The recent BBC series investigating personalised diets made fascinating watching and seemed like very good science. People were tested for the type of eater they were and then asked to follow a diet that addressed their particular type. Briefly, the three types of eater were ‘emotional’, ‘constant craver’ and ‘feaster’. The people involved in the experiment seemed more than happy to accept their ‘diagnosis’ and all of them successfully lost weight.
More than that, there seemed to be a palpable sense of relief among the participants that there was a ‘real’ cause for them being overweight. For example, in the case of the ‘feaster’ group, there was an actual hormonal inbalance, which was demonstrated to be corrected with the recommended eating programme. For ‘constant cravers’, their genes played a large role, and ‘emotional eaters’ often had experienced loss or deprivation or developed particular meanings for food, that eating or ‘comfort eating’ helped them to deal with. For us, this was a real highlight. So often, being overweight or trying to lose weight is fraught with other peoples’ judgment, criticism or ‘quick fix’ answers, which can add to an already present sense of failure and self-blame and makes shedding the pounds much harder to achieve.
We don’t know if there was anyone with diabetes in the study – probably not, as those with existing medical conditions may well have been excluded for valid research reasons – but it occurred to us that the recommendations for each of the groups would be equally safe, even ‘generalisable', for anyone wishing to lose weight, whether to enhance their diabetes management or to prevent getting Type 2 diabetes, regardless of what type of eater they are.
This is where the ‘common sense’ bit comes in. All the diets and tips recommended in the programme are not the proverbial ‘rocket science’, but well known and tried and tested ways to lose weight, which have already worked for millions of people, regardless of their ‘eating type’.
You can take the BBC online test on the programme website to identify your eating type and read more about the whole project. However, it’s completely possible, as in our case when we took the test, that you don’t fit exactly into any category. Maybe, there is also a ‘mixed eater type’ group, where you recognise elements of each eating type in yourself, perhaps at different times in your life?
In this case, there may be a danger that the success of this programme and its findings that there may be a ‘designer diet’, might have the opposite effect and put those of us in the possible mixed category above, off dieting altogether, perhaps by creating a response such as ‘there’s no diet that will help me lose weight, so it’s not going to happen and so I might as well not bother trying’?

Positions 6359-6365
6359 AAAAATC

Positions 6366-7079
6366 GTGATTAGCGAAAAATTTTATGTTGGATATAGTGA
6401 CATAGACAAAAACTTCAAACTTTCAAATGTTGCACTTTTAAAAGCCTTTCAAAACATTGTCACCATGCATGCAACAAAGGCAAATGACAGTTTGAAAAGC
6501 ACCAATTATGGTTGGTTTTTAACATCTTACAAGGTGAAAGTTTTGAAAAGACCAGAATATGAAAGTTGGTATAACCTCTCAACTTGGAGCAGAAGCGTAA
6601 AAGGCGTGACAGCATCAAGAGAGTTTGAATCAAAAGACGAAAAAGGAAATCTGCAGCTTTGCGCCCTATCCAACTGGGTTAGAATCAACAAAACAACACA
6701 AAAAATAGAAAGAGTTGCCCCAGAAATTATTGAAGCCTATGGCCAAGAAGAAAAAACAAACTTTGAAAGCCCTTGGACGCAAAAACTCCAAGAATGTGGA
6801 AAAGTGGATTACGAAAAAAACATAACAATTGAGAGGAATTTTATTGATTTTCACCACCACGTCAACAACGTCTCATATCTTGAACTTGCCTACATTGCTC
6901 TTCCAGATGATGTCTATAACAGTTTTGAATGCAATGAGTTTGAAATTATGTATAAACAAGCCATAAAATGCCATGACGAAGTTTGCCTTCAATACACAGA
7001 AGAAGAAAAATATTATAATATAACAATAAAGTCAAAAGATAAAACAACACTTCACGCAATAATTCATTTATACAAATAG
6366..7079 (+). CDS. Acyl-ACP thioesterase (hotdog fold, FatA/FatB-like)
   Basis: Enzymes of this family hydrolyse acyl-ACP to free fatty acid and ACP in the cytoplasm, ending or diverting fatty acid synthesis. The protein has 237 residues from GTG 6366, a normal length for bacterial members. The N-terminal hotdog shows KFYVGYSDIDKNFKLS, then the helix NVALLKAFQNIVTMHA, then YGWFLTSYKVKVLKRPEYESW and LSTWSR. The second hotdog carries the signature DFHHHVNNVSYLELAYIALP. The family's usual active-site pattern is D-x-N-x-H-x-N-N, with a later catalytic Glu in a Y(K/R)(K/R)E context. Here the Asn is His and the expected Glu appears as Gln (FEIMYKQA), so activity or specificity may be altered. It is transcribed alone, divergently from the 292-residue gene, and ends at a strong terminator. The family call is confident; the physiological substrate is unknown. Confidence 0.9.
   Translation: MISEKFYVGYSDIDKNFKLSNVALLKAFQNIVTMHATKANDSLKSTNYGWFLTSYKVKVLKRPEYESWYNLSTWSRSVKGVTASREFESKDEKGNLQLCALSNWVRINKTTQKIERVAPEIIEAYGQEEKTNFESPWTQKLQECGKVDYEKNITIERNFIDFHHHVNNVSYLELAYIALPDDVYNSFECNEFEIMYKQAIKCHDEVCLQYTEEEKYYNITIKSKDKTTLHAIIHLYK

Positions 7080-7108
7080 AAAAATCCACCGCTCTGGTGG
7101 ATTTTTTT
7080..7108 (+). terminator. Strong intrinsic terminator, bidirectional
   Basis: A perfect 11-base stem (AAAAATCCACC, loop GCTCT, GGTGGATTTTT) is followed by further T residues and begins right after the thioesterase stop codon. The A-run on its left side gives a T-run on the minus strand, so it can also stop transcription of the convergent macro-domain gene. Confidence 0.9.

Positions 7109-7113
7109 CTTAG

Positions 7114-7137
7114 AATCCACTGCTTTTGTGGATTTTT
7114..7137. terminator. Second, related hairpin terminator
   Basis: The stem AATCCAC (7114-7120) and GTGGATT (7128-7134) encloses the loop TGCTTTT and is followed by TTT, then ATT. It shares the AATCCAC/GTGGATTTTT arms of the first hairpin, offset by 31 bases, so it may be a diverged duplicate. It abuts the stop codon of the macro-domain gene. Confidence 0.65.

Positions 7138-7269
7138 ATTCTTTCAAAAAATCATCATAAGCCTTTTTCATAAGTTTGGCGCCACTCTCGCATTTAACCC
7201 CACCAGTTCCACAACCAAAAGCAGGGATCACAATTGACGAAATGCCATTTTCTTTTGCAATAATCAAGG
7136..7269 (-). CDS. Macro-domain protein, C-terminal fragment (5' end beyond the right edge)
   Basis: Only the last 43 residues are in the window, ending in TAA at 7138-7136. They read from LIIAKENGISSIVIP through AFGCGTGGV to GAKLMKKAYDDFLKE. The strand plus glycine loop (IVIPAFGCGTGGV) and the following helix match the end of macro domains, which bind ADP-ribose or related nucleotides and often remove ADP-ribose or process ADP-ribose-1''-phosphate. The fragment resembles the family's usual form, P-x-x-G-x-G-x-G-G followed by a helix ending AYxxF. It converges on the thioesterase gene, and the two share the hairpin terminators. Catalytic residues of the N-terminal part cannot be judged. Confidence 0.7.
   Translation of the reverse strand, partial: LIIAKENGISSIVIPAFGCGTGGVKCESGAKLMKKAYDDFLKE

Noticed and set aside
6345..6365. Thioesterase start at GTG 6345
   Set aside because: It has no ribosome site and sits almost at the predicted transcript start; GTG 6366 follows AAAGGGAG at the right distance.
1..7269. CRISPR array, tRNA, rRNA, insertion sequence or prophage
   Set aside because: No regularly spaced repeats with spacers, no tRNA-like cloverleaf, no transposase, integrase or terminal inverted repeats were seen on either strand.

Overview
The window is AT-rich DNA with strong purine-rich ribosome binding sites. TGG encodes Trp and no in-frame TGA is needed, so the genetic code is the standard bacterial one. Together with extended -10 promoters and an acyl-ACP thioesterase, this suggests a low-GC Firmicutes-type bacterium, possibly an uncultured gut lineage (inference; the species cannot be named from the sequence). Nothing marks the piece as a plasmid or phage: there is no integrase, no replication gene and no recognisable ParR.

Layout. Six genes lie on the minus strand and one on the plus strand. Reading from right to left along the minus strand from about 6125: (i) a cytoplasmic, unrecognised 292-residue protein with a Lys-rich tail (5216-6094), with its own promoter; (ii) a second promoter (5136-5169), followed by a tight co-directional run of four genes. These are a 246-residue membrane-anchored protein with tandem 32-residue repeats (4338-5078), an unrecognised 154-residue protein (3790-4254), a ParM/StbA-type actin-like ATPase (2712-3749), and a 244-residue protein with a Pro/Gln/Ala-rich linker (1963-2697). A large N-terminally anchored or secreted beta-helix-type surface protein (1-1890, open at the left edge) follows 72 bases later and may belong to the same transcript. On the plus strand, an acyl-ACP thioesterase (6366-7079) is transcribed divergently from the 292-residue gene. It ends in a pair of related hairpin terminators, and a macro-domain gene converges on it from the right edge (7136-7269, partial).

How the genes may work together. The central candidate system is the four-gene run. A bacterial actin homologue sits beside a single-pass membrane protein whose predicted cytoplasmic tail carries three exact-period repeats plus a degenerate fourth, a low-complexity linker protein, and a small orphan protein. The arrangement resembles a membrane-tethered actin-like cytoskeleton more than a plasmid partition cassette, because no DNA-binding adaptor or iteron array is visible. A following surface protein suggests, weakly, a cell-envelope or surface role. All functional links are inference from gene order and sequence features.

The truth is, that if you aren’t able to, or don’t want to, know which type of eater you are, but you do still want to lose weight, you may well benefit from the plans put forward for all of groups. So, while we celebrate the success of this new way of looking at losing weight and look forward to its follow-on findings, there’s also the equally massive message - don’t let not knowing your ‘eating type’, or not belonging to a particular designer group, put you off!
We’ve set out the principles that were recommended for the groups and in general below, so you can take your pick and give them all a try if you want, to see what combination works for you. There will be one!
For added motivation and inspiration, you might find our booklets ‘Tips for a Lively 2015’ and ‘How to Make your Healthy Living Wishes a Reality’ both useful and inspiring. They are completely free and available to download from our website now!
Principles for successful losing weight (brackets show the particular group a principle might help most)
• Always eat breakfast – can reduce cravings later in the day
• Eat slowly – helps your body tell your brain when you are full, via hormones (Feasters)
• Eat high glycaemic index foods – again helps to feel full for longer (Feasters and Constant Cravers)
• Get support from others – online, face to face or in groups (Emotional Eaters)
• Gain insight into what food and eating means for you and how you behave around food, including professional help if you need it (Emotional Eaters)
• Eat soup – helps to feel fuller - and very comforting!
• Try Intermittent Fasting – minimum 600 and maximum of 800 calories on each of 2 consecutive days a week and eating normally, but healthily as possible, for the rest of the week – stops you feeling ‘deprived’ of food (Constant Cravers)
Wishing you success in your dieting plans, whatever they involve!